Punchuin (Switch eShop) Review

Punchuin Review - Screenshot 1 of 3
Captured on Nintendo Switch (Handheld/Undocked)

In a world of annual releases and forced sequels, punchLatest release from Shin’en (Fast RMX, tourists), feels like a real passion project. It’s a captivating love letter to puzzle game fans with an incredible amount of heart put into it. But despite that, once you start peeling away the layers, you’re left with a great core gameplay loop, too lacking in content to feel like a finished project.

In The Punchuin, you directly control a penguin quite fond of punches and set out in search of treasure hidden deep in Mount Punch. With the help of a giant sentient boxing glove, you tackle multiple challenges to collect diamonds from each level in order to overcome the various portals that block your way down. The plot, while simple, serves its purpose quite well, and is greatly aided by wonderfully witty and endearing dialogue.

At its core, The Punchuin is a match-three puzzle game, like so many other games before it. The penguin is released into an enclosed space, with colored blocks falling from the sky. Move around the screen and using your fists you punch blocks into vertical or horizontal positions to match the colors. To keep things interesting, you’ll also get falling ice blocks to interrupt your progress (sometimes with power wrapped inside).

Punchuin Review - Screenshot 2 of 3
Taken on Nintendo Switch (Docked)

Your goal is to meet the quota of matches listed on the right side of the screen before the blocks stack up. While pretty standard, the core game loop is fun and can even get quite challenging in later levels. Even so, there’s a lack of level-based gimmicks to keep things fresh. Every now and then there’s a screen that’s upside down, but after a while they all start to feel repetitive and blend together.

To try and help break the speed, there are many special stages scattered around the world. Instead of blocks falling from the sky, all blocks are already on the board, and your job is to match the colored blocks together. These things, while fun at first, get very difficult very quickly and are sometimes more like trial and error than puzzle solving.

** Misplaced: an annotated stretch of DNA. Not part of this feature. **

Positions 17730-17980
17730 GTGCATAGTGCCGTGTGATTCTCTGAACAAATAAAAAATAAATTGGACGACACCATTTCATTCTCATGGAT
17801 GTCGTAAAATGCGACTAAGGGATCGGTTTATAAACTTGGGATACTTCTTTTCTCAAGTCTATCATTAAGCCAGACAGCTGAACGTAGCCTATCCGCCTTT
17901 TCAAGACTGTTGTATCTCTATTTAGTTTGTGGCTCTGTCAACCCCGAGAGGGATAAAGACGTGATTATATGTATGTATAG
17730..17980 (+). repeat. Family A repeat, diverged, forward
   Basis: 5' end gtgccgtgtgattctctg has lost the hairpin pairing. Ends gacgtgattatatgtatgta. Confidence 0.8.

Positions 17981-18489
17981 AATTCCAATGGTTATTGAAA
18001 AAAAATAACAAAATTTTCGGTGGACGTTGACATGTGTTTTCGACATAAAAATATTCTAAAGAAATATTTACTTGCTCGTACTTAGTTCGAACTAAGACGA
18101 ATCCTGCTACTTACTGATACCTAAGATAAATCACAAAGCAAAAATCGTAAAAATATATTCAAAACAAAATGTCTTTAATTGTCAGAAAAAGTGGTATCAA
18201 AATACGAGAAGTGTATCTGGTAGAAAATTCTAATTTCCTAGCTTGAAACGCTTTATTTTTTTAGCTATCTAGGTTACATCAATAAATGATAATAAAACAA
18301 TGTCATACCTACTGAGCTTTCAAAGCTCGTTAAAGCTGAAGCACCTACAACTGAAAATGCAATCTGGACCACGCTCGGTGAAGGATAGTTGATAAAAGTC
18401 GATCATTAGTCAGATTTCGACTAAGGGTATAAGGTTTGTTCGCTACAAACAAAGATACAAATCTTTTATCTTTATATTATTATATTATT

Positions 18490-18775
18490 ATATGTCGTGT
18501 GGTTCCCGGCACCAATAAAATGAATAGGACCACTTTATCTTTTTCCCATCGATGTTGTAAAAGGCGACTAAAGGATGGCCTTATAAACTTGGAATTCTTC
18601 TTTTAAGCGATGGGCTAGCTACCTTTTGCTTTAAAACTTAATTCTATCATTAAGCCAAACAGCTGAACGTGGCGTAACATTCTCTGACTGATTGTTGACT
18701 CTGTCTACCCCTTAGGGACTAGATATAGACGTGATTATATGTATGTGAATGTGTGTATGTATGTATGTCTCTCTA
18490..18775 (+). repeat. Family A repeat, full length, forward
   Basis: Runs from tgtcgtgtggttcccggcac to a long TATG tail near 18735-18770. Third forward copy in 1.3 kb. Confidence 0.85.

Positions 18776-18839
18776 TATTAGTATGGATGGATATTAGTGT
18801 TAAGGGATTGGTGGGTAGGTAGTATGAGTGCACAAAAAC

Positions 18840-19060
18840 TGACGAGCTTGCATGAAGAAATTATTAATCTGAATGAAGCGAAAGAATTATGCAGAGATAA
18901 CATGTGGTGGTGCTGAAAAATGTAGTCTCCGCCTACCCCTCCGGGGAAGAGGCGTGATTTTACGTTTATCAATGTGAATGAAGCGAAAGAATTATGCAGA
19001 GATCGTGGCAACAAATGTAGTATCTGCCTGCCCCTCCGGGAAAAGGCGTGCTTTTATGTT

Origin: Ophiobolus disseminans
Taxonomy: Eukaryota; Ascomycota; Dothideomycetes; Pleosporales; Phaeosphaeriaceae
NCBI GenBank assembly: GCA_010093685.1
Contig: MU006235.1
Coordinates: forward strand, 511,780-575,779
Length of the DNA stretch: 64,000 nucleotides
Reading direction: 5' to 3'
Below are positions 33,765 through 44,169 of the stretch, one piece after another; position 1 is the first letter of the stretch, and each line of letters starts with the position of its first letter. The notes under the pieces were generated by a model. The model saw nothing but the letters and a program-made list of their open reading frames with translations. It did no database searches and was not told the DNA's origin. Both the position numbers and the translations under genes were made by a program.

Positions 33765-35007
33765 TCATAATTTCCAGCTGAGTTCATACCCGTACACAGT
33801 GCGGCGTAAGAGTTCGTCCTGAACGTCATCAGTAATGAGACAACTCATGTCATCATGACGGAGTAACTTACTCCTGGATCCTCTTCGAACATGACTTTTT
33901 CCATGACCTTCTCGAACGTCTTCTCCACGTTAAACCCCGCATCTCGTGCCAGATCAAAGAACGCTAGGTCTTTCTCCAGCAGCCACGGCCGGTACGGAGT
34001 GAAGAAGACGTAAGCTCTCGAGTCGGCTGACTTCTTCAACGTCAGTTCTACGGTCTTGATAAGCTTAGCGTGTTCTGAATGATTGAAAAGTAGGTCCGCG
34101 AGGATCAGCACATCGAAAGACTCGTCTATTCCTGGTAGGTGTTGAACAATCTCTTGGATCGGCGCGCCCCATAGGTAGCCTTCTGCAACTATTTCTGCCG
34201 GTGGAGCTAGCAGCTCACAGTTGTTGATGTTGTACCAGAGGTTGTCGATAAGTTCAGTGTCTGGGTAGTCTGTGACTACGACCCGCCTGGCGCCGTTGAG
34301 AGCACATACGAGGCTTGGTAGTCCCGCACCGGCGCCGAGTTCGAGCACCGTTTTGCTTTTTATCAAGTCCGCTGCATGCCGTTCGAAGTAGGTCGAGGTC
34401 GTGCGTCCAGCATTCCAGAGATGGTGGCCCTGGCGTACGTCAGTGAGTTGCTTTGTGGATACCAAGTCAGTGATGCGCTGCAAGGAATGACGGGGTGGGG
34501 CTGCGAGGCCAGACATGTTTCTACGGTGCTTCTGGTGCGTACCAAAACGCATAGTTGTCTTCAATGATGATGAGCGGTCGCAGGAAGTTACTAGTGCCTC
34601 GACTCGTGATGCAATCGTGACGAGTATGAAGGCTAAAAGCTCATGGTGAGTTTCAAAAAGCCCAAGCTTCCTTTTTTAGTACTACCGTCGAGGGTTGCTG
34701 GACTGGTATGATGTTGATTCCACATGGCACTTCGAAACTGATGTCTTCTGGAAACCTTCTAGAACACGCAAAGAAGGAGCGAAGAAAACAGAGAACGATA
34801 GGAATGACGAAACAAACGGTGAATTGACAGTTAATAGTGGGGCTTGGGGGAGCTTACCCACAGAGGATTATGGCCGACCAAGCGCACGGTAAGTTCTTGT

There are also occasional one-off character quests on the map. Usually requires an in-game currency fee to play, these mario party– Featured mini-games range from basketball to snooker. Completing these rewards gives you a substantial amount of diamonds and helps spice up the gameplay, so they’re well worth your time. But while the puzzle and character quests break the pace, unfortunately, they don’t fix the lack of variety in the match-three levels themselves.

Punchuin Review - Screenshot 3 out of 3
Taken on Nintendo Switch (Handheld/Unattached)

Punchuin looks great, especially in handheld mode. Spooky work and highly detailed backgrounds add an element of appeal to help the game stand out from other puzzle games. As you’d expect, it runs great on the Switch, with no noticeable graphics drops or framerate drops.

Despite having a solid core and presentation, The Punchuin’s biggest problem is the overall lack of content. If you play every level in the game, your playtime will probably last around two hours. If you simply go from start to finish, you’ll be lucky to hit an hour and a half. There are only four worlds, each with about ten levels (including puzzle and NPC levels), which feels too few for a puzzle game like this.

Outside of the main adventure, the only real option is a two-player duel mode where you compete against another player’s board in a race to get through all of your matches first. While fun for a round or two, this mode feels more like a time attack mode, as the interaction between the two players’ boards is very limited. Like the rest of the game, it’s usable but in the end you’ll wish there was more to it as the core here is solid. Considering clearly how much love has been put into this pack, it’s a shame that the amount of content and variety simply wasn’t enough to make The Punchuin reach its full potential.


Punchuin certainly offers a solid match-three gameplay experience, but that experience falls short in terms of level variety and a serious lack of content overall. The compelling writing and presentation highlight the passion and skill of the developers, but in the end what’s here is more of a lovingly crafted demo than a release. full. If you’re looking for a quick and fun puzzle game, The Punchuin offers exactly that but no more. That’s fine, but we just wish the pack had more power, as there are plenty of other options out there with more benefits for you.


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